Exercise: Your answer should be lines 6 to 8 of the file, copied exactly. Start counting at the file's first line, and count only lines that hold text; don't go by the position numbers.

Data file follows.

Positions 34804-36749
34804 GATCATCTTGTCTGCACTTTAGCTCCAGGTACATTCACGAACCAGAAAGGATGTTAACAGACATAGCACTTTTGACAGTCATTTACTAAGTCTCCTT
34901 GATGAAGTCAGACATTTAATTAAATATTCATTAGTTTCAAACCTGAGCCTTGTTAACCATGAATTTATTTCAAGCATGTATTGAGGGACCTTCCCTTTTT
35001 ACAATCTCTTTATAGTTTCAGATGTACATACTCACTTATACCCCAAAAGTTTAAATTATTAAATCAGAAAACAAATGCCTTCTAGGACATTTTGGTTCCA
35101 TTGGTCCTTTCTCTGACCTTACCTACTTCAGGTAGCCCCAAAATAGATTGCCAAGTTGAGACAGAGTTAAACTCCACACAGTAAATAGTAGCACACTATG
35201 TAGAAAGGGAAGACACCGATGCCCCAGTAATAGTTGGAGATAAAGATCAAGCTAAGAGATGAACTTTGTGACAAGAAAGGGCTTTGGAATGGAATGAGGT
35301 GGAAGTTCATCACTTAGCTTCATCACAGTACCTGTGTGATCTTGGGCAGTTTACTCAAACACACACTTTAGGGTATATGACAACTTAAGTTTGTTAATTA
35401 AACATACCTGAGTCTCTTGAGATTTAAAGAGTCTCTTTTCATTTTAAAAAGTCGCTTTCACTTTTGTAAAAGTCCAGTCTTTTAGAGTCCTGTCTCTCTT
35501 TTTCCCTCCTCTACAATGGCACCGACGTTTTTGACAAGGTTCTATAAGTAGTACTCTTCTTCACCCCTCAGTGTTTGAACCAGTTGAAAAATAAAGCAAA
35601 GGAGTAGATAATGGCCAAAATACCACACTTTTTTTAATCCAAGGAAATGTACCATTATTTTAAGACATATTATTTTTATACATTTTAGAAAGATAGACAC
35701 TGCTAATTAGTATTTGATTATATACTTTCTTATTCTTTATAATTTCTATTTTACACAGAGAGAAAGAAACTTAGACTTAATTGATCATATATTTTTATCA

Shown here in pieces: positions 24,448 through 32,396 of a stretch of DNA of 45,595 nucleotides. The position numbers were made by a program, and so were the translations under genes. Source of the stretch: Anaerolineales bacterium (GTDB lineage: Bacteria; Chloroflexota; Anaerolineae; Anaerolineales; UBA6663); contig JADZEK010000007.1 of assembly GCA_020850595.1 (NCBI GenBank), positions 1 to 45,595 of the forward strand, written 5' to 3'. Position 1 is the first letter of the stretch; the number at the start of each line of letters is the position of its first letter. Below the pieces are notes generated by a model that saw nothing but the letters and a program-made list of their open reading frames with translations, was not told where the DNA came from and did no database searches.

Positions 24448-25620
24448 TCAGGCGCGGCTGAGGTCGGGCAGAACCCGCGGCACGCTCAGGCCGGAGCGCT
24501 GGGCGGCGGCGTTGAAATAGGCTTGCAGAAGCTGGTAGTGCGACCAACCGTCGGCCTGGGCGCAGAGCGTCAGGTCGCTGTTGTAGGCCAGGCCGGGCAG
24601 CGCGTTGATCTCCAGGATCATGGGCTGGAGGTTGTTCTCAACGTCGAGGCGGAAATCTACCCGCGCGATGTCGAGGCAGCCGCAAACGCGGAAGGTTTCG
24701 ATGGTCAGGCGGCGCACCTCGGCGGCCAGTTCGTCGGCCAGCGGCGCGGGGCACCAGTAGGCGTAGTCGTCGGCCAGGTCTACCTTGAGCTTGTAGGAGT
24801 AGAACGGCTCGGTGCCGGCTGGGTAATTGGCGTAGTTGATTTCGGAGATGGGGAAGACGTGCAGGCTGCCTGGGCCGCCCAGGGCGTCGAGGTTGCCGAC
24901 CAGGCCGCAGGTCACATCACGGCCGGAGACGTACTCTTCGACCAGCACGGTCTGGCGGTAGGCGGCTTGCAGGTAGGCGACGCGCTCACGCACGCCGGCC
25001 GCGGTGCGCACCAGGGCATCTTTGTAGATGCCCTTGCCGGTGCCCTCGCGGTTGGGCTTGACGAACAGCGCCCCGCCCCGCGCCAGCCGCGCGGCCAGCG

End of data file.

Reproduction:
35201 TAGAAAGGGAAGACACCGATGCCCCAGTAATAGTTGGAGATAAAGATCAAGCTAAGAGATGAACTTTGTGACAAGAAAGGGCTTTGGAATGGAATGAGGT
35301 GGAAGTTCATCACTTAGCTTCATCACAGTACCTGTGTGATCTTGGGCAGTTTACTCAAACACACACTTTAGGGTATATGACAACTTAAGTTTGTTAATTA
35401 AACATACCTGAGTCTCTTGAGATTTAAAGAGTCTCTTTTCATTTTAAAAAGTCGCTTTCACTTTTGTAAAAGTCCAGTCTTTTAGAGTCCTGTCTCTCTT